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Wilmington, DE — Harker said he expects manufacturing to bounce back quickly but warned that the state’s southern counties, which are heavily dependent on tourism, could be in for a longer contraction. He also noted that traffic in and out of Wilmington port will depend heavily on how the rest of the world responds to the coronavirus. He added that, unlike the last recession, finance and banking employment should remain steady. The state’s thriving “eds and meds” sector — universities and health care — may require direct lending from the Federal Reserve, according to Harker.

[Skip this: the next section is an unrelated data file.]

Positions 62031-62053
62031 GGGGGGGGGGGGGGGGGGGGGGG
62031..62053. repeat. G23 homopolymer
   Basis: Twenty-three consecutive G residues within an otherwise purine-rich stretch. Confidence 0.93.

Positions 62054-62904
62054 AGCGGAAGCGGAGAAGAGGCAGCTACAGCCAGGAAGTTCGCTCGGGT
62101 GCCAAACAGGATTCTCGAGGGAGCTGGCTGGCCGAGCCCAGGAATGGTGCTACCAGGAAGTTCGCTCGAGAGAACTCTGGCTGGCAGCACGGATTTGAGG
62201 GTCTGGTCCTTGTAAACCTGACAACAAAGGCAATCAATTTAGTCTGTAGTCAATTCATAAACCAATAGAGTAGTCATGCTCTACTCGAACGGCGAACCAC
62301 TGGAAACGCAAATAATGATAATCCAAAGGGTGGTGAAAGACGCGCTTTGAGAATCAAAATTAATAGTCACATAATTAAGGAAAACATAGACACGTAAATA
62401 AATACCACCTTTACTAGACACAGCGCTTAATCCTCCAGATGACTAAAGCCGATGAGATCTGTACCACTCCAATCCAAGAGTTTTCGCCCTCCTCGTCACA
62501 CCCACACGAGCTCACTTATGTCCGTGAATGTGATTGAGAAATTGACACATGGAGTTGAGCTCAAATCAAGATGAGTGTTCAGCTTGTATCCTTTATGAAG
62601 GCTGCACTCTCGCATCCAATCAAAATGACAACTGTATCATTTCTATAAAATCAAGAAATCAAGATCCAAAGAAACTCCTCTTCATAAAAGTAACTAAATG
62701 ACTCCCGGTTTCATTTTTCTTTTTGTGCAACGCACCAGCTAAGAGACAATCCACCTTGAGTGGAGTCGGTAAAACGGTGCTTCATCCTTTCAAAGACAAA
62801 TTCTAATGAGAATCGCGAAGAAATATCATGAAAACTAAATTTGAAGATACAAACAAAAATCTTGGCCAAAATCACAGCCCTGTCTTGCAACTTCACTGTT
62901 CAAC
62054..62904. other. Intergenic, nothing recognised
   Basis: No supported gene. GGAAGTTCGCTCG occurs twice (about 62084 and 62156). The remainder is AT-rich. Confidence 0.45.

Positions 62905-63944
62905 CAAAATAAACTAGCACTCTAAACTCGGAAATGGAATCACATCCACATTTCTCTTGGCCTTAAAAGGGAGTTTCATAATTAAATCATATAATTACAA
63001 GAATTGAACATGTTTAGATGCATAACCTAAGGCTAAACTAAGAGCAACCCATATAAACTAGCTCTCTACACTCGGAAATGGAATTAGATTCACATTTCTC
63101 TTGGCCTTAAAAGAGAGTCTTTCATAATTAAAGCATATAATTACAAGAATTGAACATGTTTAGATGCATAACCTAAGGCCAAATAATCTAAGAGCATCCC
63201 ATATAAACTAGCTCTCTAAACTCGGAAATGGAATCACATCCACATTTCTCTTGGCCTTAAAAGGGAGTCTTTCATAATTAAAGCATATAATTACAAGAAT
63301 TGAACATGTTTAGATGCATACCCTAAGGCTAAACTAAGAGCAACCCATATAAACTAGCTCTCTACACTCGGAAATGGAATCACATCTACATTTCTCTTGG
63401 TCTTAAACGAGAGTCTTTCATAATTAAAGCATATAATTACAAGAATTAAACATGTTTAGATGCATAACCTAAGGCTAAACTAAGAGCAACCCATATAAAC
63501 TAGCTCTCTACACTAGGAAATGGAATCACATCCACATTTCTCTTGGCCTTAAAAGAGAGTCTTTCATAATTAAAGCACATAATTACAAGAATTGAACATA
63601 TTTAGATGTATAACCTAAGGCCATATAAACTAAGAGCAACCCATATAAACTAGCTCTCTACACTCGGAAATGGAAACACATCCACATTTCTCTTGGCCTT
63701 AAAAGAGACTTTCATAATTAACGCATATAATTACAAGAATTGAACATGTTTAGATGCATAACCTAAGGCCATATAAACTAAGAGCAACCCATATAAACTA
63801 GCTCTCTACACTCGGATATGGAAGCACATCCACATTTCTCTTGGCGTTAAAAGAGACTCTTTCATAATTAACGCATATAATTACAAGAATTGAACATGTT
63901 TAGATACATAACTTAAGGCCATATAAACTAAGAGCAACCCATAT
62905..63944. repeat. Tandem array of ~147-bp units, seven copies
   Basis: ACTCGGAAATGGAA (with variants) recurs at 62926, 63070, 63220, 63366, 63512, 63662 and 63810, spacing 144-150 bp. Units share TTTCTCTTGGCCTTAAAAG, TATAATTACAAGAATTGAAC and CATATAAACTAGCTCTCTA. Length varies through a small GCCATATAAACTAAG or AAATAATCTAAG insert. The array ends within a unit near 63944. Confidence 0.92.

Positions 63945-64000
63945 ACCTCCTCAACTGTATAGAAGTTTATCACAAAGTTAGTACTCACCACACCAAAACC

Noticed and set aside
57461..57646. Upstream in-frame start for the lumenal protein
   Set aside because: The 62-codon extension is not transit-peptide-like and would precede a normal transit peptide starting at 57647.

Harker also addressed the national economy, laying out two paths it may take this year and next, depending on whether the country experiences a significant second wave of the coronavirus. Additionally, Harker, who is a voting member of the Federal Open Market Committee this year, described the actions the Federal Reserve has taken to mitigate the economic fallout from the crisis, including lowering the bank’s policy interest rate to near zero and setting up lending facilities for municipalities and small businesses.